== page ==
The developer creates a server side workspace (best practice is to do this from a stream). Then loads the server side workspace into his Eclipse workspace (I cover this in my training classes). The developer makes changes which are then delivered back to the parent stream and shared by all.
It is very easy to see what people are doing because you have incoming changesets which you can then review using tools similar to the ClearCase diff - which is well regarded. There is a ClearCase UCM feel to the usage, but it is much more scalable.
Now with ClearCase you need a day or two of hands-on training. (I trained over 800 people to use ClearCase and another 100 to use RTC). With RTC - you need 1/2 day to a full day of training to be able to use it without tripping.
But it is very easy for a manager/colleague to see what everyone is doing. It scales well and uses http/https instead of ONC RPCs for communication (huge plus!).
I am sorry that you may have had a bad experience and I admit that sometimes the sales guys need help with the demo, but the product is excellent. The Community version is free for 10 people. Contact me offline for help with getting started.
I stand by my statement. I'll add that I have been involved in several situations where the "she walks, she wiggles, she jiggles, she crawls on her belly like a reptile" approach was used.
I won't mention the product for one situation, but when I spoke up and ask a question about utility for "our" unique situation, which had nothing to do with metrics, the response I received was first a blank stare and then, "Oh, you should see the metrics. We can compile lots and lots of metrics and report them out any way you would like. We have over xxx canned reports and if necessary can tweak them for you."
On another occasion, a vendor rep (from my favorite CM toolset by the way) asked what we wanted to do in the CM arena. I tossed down a copy of EIA-649 and said, "That!"
Again, I got the blank stare for a few seconds and he went off on licensing costs.
I have sat in on presentations to groups of CM specialists. Almost inavariably, they vendors talked about the razzle-dazzle. Most of my fellow CM professional sort of sat back and yawned in most of those meetings. I finally talked to a couple of those reps after a meeting. I reminded them that the people in the meeting were in fact CM professionals. As such, we were more interested in the nuts and bolts of the product and how to administer the tool. One of those vendors, at their next presentation about six months later, came in a summarized the "features" and then went through a "tool administration" presentation. I didn't see a napping head in the house!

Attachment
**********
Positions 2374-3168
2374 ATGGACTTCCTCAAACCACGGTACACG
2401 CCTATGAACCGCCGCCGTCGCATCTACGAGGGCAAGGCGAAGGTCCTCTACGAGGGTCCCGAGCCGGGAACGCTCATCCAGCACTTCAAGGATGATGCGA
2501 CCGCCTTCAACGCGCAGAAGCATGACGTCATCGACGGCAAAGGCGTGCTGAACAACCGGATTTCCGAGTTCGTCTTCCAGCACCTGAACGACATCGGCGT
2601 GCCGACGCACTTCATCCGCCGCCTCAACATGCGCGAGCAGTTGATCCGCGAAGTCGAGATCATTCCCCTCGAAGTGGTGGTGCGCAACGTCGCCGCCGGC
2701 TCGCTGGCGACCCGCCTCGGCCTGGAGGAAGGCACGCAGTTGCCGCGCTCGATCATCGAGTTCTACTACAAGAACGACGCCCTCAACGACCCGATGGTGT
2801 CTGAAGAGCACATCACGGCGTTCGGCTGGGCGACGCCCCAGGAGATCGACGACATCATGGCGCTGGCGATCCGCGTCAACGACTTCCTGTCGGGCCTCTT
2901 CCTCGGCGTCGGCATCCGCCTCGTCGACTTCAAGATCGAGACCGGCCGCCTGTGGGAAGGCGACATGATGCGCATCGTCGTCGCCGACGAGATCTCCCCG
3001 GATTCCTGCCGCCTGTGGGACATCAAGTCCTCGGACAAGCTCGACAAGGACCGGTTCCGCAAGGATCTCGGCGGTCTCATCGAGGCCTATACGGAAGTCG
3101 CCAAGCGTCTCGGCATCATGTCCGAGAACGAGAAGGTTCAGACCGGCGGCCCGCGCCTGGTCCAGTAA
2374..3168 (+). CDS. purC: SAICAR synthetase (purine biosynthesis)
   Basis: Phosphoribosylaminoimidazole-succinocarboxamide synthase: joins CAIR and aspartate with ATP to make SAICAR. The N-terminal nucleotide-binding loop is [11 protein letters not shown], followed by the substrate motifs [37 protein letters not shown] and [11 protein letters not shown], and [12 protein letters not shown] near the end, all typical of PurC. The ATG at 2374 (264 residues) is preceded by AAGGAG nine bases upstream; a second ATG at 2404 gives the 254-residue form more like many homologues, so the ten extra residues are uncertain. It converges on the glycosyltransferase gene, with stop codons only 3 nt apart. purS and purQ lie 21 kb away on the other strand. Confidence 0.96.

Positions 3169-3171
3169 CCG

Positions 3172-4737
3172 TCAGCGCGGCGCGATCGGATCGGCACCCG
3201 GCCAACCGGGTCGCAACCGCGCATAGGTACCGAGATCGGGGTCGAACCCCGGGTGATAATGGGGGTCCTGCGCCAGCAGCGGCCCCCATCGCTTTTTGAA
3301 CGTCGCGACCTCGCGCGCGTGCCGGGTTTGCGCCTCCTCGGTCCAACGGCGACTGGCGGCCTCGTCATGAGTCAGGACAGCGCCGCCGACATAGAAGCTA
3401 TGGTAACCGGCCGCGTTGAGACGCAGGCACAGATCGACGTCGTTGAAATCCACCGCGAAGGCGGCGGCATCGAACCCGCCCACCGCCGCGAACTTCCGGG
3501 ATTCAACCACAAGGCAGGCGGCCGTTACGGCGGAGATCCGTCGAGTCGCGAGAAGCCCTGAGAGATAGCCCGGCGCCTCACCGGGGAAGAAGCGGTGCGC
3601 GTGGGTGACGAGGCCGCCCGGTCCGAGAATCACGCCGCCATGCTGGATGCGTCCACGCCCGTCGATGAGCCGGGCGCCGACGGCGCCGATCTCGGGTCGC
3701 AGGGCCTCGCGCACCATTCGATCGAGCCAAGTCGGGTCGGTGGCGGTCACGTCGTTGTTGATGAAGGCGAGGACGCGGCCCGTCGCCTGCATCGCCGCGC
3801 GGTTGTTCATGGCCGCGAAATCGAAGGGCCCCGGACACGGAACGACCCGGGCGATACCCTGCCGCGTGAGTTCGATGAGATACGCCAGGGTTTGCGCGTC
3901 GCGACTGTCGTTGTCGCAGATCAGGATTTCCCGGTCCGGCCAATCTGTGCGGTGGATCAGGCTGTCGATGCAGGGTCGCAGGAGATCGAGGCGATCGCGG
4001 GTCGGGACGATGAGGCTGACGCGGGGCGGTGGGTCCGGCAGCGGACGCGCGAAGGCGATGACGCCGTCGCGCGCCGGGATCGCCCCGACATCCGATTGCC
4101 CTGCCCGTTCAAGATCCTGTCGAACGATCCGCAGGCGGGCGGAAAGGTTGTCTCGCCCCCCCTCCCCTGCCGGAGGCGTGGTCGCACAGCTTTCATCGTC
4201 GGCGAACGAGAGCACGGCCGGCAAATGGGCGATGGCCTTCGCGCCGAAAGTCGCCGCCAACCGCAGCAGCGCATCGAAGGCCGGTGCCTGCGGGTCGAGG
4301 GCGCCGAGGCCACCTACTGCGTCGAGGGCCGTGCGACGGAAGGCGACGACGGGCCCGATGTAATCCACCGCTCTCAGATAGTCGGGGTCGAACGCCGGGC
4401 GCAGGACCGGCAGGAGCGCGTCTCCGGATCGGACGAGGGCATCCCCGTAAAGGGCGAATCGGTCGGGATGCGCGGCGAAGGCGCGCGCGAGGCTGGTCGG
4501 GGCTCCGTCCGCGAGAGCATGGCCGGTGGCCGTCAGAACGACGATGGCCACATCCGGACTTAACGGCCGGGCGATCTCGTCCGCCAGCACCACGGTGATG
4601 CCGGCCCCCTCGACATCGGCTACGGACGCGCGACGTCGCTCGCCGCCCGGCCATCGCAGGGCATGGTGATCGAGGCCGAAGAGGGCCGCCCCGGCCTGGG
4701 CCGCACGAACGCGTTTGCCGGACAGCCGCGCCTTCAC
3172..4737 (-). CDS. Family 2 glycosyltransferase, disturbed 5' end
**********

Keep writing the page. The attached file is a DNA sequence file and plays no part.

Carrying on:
Now, I'll grant you that those aren't technical details that you asked for. But then again, I didn't address any shortcomings of RTC in my thread above either.
To clarify my issue, vendor reps by and large sell the razzle-dazzle rather than the substance.
so if we switch the topic to "sales guys don't know their products" and "techies should run the discussion" - then I am totally in agreement.
But that is true for lots of product vendors. I just got off the phone with a sales guy who thought that baselining within a version control tool was the same thing as conducting a physical configuration audit.
Using Standards and Frameworks is a fantastic way to measure the functional requirements of CM tools. We should have more discussions about that.
Bob and Billy,
I think we should change the topic to "a bag full of cheese puffs." From some peoples view (sales and marketing) it looks like a lot of substance and some folks (non-techies) at many organizations think that as well. Then when you break down the bag of cheese puffs you realize it was nothing more than a lot of air, corn, and orange powder, i.e. looks like a lot but there is nothing there.
I think that is irresponsible at best and highly unethical at worst. Not all sales folks are the same and there are salespeople that actually care about your success. However, one must remember that ultimately their job is to sale more products i.e. as Billy calls it "razzle-dazzle." What is the one thing sales reps are always told, sell more product, more than you did last quarter, and sell "services" as well.